Tysler last week told the Australian Craft Brewers Conference that Deschutes had been suffering from inadequate profit margins when he came up with the idea of launching the new Fresh Squeezed IPA at a premium price, three years ago.
“Our gross margin was $80 per barrel. We had to course correct, because our goal was to get to $105 gross margin per barrel,” he said.
“We had to readjust. So that’s when I came up with the idea, ‘when we launch this Fresh Squeezed, let’s take it up to a higher price point’. And we’ve done it and it made a huge difference.”
Tysler said Deschutes priced the Fresh Squeezed IPA at almost $2 a six-pack more than its other beers.
“We took a big chance… Well, lo and behold this beer starts taking off and price didn’t matter.
“People said, ‘wow, it’s a higher priced beer, it’s probably better’… The millenial consumer in the US looks at price and they relate price to quality.”
To command a higher price point, Tysler said Deschutes had to talk about the ingredients that were going into the product.
“The amount of hops that go into our beers is mind-blowing, and we use whole cone hops, we do not use pellets [other than in dry-hopping],” he said.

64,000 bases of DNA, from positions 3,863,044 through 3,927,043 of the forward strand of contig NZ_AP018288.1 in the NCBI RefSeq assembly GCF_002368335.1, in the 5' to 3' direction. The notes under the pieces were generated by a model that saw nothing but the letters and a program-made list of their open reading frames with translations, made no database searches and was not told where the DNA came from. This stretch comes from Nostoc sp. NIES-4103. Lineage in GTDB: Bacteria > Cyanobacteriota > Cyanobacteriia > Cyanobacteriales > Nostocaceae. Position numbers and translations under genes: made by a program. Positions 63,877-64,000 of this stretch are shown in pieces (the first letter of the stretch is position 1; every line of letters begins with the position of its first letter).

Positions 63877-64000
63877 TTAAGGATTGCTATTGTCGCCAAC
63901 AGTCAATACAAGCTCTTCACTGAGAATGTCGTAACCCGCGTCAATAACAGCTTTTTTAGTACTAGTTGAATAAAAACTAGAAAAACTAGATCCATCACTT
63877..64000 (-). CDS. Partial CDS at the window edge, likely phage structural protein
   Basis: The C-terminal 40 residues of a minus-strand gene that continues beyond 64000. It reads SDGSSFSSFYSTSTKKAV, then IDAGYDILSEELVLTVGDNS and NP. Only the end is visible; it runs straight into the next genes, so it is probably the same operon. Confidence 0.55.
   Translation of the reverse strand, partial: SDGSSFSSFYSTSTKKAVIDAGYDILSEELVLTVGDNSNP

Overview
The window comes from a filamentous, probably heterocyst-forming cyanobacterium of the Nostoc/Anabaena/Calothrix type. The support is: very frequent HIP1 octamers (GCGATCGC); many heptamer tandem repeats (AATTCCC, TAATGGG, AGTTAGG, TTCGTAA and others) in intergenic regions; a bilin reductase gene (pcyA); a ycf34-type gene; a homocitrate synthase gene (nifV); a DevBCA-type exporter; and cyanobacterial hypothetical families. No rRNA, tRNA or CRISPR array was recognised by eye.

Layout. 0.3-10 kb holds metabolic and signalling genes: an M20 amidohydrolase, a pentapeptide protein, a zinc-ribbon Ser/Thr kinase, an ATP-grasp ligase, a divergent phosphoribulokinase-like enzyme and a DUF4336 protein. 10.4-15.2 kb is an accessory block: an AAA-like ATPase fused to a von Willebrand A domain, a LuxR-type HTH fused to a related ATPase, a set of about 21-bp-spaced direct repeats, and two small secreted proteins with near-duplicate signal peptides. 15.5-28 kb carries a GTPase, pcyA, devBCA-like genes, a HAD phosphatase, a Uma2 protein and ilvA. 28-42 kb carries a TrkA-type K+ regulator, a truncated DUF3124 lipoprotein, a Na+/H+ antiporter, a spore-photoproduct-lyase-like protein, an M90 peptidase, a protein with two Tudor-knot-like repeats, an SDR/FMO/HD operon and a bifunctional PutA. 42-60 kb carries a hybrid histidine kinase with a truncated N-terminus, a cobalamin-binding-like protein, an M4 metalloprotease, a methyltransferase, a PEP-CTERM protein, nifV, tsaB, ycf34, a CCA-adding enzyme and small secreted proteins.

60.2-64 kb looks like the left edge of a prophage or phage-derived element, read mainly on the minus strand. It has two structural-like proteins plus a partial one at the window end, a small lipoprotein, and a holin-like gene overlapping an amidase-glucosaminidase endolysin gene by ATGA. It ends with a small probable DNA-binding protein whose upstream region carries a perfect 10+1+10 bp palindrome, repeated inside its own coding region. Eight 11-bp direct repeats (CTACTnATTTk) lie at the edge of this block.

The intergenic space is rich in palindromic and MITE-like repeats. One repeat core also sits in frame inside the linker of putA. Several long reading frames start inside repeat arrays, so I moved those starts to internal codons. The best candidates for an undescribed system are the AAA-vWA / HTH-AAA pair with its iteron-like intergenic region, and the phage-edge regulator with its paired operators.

Tysler said Fresh Squeezed IPA is growing at 75 to 80 per cent in the grocery chains this year and it is passing a lot of other established IPAs.
“We only have maybe 25 to 30 per cent distribution in the grocery chains with that brand, compared to other IPAs that have 70-80 per cent distribution in the chains, and we’re at a higher price point,” he said.
Tysler said Ballast Point had subsequently pushed the boundaries even further with its Sculpin IPA, priced at another $4 or $5 a six-pack higher than Fresh Squeezed.
“Then Constellation came in and bought Ballast Point, who are smaller than us, for $1 billion,” said Andrew.
“Don’t be afraid to put up the price a little bit [and] see what type of elasticity you have,” he told brewers at the conference.
“When you come out with a product, push the boundary a little bit, because you can always discount down.
“It’s very difficult to go up, but you can always discount down,” he said.